What is the Mongolian Derby?
The Mongolian Derby is the longest race in the world at 600 miles. The general route that is used was first established by Genghis Khan in the year 1224 to enable communication throughout the empire. Each year the route of the derby changes. The derby is run every August and takes ten days to complete.
(Photo Credit: The Adventurists)
The Mongolian Derby Course
The course itself is not marked and winds its way through the Mongolian wilderness. The course is not announced until shortly before the event and organizers spend months designing, planning, and testing the course. There are no stables available along the way and no official place to rest and take a shower. Riders have a team of horses to get them through the whole 600-mile course and many use a GPS. Each year the course goes over a variety of terrain, with hills, open valleys, woodlands, rivers, wetlands, and open steppe.
There are 25 stations spread out throughout the course known as Urtuus. These stations are where you have to switch horses and you have a chance to refuel. Each of the horses you have must to get to each station in perfect condition. One of the rules is that riders can only be riding between 6:30 AM and 8 PM, which are the daylight hours.
(Photo Credit: Globe Trotting)
Urtuus- Horse Stations
There are horse stations close to every 24 miles of the course for riders to switch horses and take a quick break. Each stop consists of canvas or felt tents that Mongolian herders use to live in. Fresh horses are also waiting for the riders to come in and switch to. There are vets at each stop to look over the incoming horses, along with some herders. Horses at each station are available on a first-come-first-serve basis, so the riders that are in the front get the first pick. Riders can take the opportunity to sleep at one of these stops or just take a break and hang out with the herders while getting some food and water in their system.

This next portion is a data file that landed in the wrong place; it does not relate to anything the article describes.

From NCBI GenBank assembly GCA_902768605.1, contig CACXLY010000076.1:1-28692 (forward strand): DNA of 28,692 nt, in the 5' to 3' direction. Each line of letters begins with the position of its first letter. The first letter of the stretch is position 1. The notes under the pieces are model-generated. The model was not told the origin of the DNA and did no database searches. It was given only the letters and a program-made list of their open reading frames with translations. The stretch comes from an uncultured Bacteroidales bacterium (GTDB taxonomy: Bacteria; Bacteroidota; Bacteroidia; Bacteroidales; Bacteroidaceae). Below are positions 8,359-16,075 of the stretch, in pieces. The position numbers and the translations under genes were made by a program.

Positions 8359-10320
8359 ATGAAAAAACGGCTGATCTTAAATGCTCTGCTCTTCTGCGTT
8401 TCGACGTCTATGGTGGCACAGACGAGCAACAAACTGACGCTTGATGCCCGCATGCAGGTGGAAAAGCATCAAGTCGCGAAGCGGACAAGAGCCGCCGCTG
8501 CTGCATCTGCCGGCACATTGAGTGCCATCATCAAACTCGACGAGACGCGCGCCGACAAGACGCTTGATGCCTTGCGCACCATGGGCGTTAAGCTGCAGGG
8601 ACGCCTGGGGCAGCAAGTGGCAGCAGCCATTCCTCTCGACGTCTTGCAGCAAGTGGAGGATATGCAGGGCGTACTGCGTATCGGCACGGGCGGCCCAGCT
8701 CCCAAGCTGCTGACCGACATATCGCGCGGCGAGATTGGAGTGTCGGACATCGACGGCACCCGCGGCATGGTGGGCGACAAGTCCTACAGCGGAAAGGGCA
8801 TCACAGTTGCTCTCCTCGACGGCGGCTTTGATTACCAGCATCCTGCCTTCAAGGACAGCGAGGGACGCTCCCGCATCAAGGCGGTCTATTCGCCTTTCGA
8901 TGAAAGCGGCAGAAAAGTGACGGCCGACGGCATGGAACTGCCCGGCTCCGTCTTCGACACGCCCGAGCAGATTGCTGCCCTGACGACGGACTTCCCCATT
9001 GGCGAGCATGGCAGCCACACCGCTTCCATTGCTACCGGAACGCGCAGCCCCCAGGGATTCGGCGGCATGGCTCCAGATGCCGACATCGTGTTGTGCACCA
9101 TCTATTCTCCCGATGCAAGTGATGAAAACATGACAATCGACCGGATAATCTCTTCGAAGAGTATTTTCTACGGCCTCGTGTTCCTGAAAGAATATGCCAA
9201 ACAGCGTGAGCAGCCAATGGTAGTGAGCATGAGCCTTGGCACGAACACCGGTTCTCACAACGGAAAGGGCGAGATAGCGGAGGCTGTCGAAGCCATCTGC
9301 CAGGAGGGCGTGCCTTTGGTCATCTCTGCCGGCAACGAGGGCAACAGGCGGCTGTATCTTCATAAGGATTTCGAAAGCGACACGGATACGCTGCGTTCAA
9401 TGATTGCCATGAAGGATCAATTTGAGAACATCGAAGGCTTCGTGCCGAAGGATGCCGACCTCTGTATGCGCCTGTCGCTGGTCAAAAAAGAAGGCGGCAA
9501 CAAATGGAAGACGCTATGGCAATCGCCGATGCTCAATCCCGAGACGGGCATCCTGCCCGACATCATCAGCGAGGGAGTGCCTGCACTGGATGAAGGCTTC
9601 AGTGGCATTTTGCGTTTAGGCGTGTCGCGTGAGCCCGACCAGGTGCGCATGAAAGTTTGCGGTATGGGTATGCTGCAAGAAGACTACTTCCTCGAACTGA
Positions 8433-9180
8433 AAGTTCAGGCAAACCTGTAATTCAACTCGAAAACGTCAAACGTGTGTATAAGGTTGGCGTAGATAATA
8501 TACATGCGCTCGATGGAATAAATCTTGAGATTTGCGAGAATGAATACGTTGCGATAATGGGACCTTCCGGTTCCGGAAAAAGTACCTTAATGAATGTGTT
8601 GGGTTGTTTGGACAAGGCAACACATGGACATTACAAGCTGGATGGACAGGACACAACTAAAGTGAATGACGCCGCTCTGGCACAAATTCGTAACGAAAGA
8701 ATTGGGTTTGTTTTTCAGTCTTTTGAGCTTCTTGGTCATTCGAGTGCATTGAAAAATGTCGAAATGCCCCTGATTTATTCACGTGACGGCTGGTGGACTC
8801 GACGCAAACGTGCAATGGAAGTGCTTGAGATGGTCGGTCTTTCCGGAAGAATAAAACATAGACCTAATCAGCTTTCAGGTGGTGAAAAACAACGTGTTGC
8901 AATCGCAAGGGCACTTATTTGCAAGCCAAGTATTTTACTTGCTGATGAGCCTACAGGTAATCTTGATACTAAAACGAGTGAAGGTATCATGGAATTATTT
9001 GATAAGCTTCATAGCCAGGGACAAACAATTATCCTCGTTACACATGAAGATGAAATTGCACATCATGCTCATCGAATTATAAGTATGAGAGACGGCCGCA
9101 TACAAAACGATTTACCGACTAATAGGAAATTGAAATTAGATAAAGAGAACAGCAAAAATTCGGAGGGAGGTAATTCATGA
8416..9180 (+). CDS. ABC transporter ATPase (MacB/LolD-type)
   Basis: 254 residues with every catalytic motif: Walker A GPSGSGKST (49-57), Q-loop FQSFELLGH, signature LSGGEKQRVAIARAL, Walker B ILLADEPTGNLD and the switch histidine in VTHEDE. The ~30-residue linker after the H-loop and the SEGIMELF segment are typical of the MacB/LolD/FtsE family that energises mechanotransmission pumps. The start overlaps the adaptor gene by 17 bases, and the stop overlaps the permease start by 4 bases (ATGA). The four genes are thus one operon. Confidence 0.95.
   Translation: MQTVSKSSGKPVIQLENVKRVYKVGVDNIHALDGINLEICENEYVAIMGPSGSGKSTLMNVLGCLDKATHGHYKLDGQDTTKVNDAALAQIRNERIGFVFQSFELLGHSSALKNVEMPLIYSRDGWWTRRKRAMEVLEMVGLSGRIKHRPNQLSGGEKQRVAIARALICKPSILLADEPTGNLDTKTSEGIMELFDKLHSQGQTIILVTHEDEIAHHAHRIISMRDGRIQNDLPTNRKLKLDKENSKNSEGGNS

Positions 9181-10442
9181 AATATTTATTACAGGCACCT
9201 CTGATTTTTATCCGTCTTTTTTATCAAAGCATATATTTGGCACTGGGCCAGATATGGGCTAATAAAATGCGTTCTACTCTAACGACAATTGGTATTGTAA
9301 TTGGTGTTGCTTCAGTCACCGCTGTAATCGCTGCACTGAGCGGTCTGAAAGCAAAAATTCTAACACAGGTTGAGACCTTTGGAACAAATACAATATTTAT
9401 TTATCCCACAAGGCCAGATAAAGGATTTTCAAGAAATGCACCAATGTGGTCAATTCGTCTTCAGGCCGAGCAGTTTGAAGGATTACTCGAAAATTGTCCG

The Horses Used
The horses used in the derby are not the riders own horses. They are Mongolian horses that are known for being small but sturdy and tough. They have not been influenced by outside sources since the time of Khan, making them unique to most other breeds in the world. This breed used to carry the Mongolian warriors across the land and are highly prized in the country’s culture.
(Photo Credit: http://www.theadventurists.com/the-jibber/29/1/2014/the-horses-of-the-mongol-derby)
Because of their small size, riders must not weigh more than around 140 pounds while being dressed to ride. Riders have to travel light and can only carry a small survival kit.
Several months before the event is scheduled to happen, 1400 horses are selected and they are put into a training program specifically for the derby. These horses all belong to nomadic herders and breeders that live along the 600-mile route. All horses that are selected are screened by a vet to make sure that they are sound and strong. The rules of the derby are to ensure the welfare and safety of these great horses.
(Photo Credit: http://www.theadventurists.com/the-jibber/25/7/2013/mongol-derby-2013-horse-selection)
The Family Selection
Herder families are selected along the route to be the set location for each horse station. Many of the families chosen already live right at the spot that will be used along the route, and are eager and willing to play host to the derby riders and help out however they can. The Mongolians are a hospitable people and during the derby, don’t mind having tea and food for the riders. Some of the families even move to the location that is needed to be a horse station in order for the derby to happen.
(Photo Credit: Endurance.net)
Entering the Mongolian Derby
The cost of entering the derby is $12,995, but this includes a lot. Each rider gets 25-27 horses to use during the race, and 3 horses just for training before the race. The entry fee also goes towards the 150 herders that get the horses to where they are supposed to be when they are supposed to be there, along with a custom-made saddle. There is a team of vets and a team of medics on hand at all times for the horses’ and riders’ safety. Drivers, interpreters, and a race crew are also on hand, along with the vehicles, medicine, technology, and other equipment needed to make this long race happen.
The riders of each derby get three days of training on the steppe and briefings from the medics and vets. Each rider is provided with a tracking device so everyone can know where you are on the course at all times and can track your progress.
The 2018 derby will be held August 5th-18th.